Interesting question isn’t it? How do you find sanctuary, protection, a sheltering place in change? How do you find refuge in transformation, modifications or transitions?
In her book, Refuge An Unnatural History of Family and Place, Terry Tempest Williams raises this question to her family upon learning that her mother is dying of cancer. At the same time the waters of the Great Salt Lake rise to record heights threatening the Bear River Migratory Bird Refuge with it’s herons, owls, and snowy egrets that Williams had come to gauge her life by. As these two events unfold simultaneously, the author finds answers and strengths interweaving in the narratives of dying and accommodation. She witnesses again the power of nature over the lives of humans pointing out that nature is too powerful to be contained by technology. The birds at the sanctuary accommodated the change where the humans became immobilized by it. Refuge transforms tragedy into a document of renewal and spiritual grace.
I believe you find refuge in change by learning to adapt to it. Fighting change is useless and leads to frustration, heartache, and burnout. Refuge is found within yourself and your own capacity to adapt as the world is adapting around you. Williams reminds us that we find new configuration, new alignments and new structure born out of change. Times in my life when I’ve made the biggest amount of growth have coincided with times of biggest change in my world.
Volumes have been written on the subject of change. I found these quotes to be telling and entertaining.
Benjamin Disraeli, British statesman, novelist and Prime Minister, tell us “Change is inevitable in a progressive country. Change is constant.”
“All you know of it for certain is that it’s bound to change.” Bret Harte, American poet.
Washington Irving, American writer in Tales of a Traveler informs us “There is a certain relief in change, even though it be from bad to worse . . . it is often a comfort to shift one’s position and be bruised in a new place.”
“Change is not made without inconvenience, even from worse to better.” Samual Johnson, English poet
“If nothing ever changed, there’d be no butterflies.” Author Unknown
”It is not necessary to change. Survival is not mandatory.” W. Edwards Deming
“When you are through changing, you are through.” Bruce Barton
My Bush project continues to grow and change. That is a good sign that as of yet I’m not through. By the time you are reading this, the new website for Voices of Hope should be up and running. You can find it at www.voicesofhopebc.com . I hope you will stop by and take a look. I am extremely pleased with the beautiful results achieved by the design team from AIMedia Solutions (www.AIMediaSolutions.com). Cindy Hoffman of MacMcGoon Portrait Design Studio (www.macmcgoonstudio.com) donated her time and talent as a photographer to produce five of the incredible images for the website. Putting it altogether the new website for Voices of Hope should be an outstanding tool for getting the word out regarding the breast cancer DVDs.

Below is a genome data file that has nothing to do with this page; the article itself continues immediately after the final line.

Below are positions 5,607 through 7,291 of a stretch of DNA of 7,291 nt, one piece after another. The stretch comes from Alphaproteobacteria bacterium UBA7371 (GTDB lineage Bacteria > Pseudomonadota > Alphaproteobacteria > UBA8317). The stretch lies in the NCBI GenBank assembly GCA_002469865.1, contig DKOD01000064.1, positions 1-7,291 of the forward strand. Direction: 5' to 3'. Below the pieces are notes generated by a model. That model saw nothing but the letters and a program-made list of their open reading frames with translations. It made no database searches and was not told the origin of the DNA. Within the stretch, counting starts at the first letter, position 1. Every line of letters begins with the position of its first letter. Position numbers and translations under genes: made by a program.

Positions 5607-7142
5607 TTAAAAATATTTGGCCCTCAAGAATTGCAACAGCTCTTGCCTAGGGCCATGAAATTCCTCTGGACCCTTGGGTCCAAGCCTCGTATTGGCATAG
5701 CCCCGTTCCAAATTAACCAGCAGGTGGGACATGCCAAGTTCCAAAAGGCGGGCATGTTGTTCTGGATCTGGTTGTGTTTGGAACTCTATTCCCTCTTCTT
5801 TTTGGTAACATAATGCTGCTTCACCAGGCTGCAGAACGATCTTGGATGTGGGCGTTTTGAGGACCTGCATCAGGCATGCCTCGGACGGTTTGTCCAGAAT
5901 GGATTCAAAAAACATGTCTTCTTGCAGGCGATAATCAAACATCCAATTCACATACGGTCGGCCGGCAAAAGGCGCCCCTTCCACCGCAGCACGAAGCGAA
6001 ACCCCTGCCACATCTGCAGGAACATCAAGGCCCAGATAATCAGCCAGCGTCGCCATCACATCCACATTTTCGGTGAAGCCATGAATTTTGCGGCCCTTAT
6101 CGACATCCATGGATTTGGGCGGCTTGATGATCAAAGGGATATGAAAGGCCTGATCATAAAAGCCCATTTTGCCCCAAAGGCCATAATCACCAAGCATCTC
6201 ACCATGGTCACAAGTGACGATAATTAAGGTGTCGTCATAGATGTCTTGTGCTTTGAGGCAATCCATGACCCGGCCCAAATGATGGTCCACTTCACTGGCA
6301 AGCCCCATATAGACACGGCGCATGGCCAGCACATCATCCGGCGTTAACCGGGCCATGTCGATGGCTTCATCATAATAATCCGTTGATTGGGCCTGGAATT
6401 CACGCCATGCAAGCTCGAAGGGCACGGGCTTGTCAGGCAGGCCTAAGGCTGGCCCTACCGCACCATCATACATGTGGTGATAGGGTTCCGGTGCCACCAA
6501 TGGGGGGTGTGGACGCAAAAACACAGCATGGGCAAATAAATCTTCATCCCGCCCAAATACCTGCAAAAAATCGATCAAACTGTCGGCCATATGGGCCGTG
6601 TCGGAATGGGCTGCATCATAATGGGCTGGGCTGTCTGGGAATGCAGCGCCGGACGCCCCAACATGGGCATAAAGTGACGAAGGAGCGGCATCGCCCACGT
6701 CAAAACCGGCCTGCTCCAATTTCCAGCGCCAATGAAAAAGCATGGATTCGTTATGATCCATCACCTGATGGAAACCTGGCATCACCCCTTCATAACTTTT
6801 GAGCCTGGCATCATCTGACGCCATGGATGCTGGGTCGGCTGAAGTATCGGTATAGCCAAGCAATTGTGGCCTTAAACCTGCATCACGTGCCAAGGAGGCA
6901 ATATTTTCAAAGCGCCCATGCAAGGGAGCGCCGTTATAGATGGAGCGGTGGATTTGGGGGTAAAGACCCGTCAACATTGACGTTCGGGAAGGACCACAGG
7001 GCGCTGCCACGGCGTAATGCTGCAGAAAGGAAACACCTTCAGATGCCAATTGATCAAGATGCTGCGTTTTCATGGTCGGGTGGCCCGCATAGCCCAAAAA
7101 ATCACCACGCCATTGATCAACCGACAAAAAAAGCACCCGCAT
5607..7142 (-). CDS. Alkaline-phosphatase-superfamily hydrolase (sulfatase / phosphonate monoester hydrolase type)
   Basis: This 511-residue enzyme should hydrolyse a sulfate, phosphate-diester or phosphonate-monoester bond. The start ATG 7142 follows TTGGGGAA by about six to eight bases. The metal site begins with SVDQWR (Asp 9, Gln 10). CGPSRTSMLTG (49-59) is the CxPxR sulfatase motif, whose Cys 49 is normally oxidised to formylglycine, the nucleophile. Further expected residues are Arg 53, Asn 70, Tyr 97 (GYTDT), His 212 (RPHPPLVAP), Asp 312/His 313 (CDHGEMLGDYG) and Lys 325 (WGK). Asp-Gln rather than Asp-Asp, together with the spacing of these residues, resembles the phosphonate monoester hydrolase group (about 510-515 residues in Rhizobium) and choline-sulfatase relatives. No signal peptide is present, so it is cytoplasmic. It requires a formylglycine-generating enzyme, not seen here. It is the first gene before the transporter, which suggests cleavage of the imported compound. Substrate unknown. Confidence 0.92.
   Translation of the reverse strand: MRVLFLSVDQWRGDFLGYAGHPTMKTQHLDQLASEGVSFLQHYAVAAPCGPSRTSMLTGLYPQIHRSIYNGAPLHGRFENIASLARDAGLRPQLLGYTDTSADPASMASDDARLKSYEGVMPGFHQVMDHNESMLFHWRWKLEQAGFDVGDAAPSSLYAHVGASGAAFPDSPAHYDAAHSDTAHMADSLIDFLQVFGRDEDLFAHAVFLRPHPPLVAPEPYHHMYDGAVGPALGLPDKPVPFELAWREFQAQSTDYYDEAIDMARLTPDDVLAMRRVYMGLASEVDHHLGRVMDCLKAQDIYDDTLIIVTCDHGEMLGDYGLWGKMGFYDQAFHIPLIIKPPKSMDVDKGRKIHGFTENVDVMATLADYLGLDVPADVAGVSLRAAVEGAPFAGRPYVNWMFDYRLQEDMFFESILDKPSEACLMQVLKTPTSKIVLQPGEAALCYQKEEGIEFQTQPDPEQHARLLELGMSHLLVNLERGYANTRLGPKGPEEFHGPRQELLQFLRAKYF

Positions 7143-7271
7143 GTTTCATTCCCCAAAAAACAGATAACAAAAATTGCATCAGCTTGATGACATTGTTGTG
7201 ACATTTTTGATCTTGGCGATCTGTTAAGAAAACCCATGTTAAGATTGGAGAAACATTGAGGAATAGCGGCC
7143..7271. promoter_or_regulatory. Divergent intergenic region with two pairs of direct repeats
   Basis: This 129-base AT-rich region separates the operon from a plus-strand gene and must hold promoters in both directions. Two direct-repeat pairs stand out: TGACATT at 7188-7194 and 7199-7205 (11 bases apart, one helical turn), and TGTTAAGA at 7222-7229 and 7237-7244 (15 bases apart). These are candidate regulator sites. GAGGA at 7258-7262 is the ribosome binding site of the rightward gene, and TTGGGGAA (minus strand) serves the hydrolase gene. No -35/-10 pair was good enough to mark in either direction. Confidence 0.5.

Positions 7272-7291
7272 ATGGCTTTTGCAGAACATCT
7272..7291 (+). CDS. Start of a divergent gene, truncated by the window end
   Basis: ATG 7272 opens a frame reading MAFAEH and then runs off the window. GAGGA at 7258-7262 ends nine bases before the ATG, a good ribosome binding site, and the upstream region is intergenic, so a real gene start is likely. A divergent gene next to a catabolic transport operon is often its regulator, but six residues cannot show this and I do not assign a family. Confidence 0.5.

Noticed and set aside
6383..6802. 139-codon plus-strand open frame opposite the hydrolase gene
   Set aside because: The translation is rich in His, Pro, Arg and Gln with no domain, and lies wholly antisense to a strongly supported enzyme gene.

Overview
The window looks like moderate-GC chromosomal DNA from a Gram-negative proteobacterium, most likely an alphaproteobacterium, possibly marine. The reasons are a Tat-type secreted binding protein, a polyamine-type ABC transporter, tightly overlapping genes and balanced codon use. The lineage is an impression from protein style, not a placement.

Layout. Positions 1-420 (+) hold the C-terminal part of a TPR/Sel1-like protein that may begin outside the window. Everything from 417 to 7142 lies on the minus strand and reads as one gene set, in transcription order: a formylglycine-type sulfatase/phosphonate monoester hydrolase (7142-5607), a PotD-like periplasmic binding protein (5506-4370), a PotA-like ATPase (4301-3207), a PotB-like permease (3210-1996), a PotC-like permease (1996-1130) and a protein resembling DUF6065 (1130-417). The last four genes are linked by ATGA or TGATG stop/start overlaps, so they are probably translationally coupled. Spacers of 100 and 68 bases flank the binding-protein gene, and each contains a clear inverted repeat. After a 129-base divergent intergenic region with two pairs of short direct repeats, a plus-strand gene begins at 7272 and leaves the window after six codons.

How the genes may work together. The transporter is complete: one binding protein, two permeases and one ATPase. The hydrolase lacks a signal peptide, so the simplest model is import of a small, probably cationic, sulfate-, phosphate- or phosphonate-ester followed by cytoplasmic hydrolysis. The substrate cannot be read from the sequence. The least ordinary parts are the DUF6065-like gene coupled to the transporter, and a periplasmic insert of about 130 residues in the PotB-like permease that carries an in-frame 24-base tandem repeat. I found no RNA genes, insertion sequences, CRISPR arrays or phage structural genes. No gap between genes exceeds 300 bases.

The breast cancer support group finder will be included on the website as part of phase two. The design team from AIMedia Solutions called me last week with this question; “If you were king/queen of the world, what would you want this support group finder to do?” My dream has been to have an online tool where someone newly diagnosed with breast cancer could enter in their zip code and up would pop all of the breast cancer support groups in their area – within a twenty five mile radius. After discussing a few more details, they informed me that they would be building such a tool and donating it to the website. Words failed me and if you know me you know that doesn’t happen very often. Work has started on the tool. It will take time to gather the information for the database. My plan is to start with the Minnesota support groups and move outward from there. The tool itself will have an area where support group data may be entered for submission to the site.
One final little story I’d like to share with you. For several weeks, I have been having trouble hearing out of my right year due to a blocked Eustachian tube left over from a sinus infection earlier this winter. I was feeling rather down and disgruntled and a whole lot frustrated with the entire thing. As a volunteer for the American Cancer Society in the Reach to Recovery program, I’m called upon from time to time to respond to someone newly diagnosed with breast cancer. Generally it is a phone call to help them answer any questions they may have. These are not medical questions but rather more emotional kind of things. “I’m so afraid. How will I ever get through all of this? Does it really hurt?” Being of help to someone else is a sure cure for my own blue feelings so I decided to accept the referral and make the call. I visited with Sue for about an hour in which she explained that she was blind, lived alone, had lost a sister to breast cancer twenty years ago, had a borderline personality disorder, and that her remaining sister told her that she got used to living without eyes now do the same with breasts.
Her surgery was scheduled for 11:30 a.m. and she was afraid that her surgeon would be hungry and/or sleep deprived and would make a mistake. Very quickly into the conversation I realized how very fortunate I was for circumstances in my life in spite of my plugged ear! I began to pray for Sue to experience some calm, reassurance and peace. I still cannot hear out of my right ear but I received some of that calm, reassurance and peace as well. I’m so glad that I was here to respond to Sue’s call.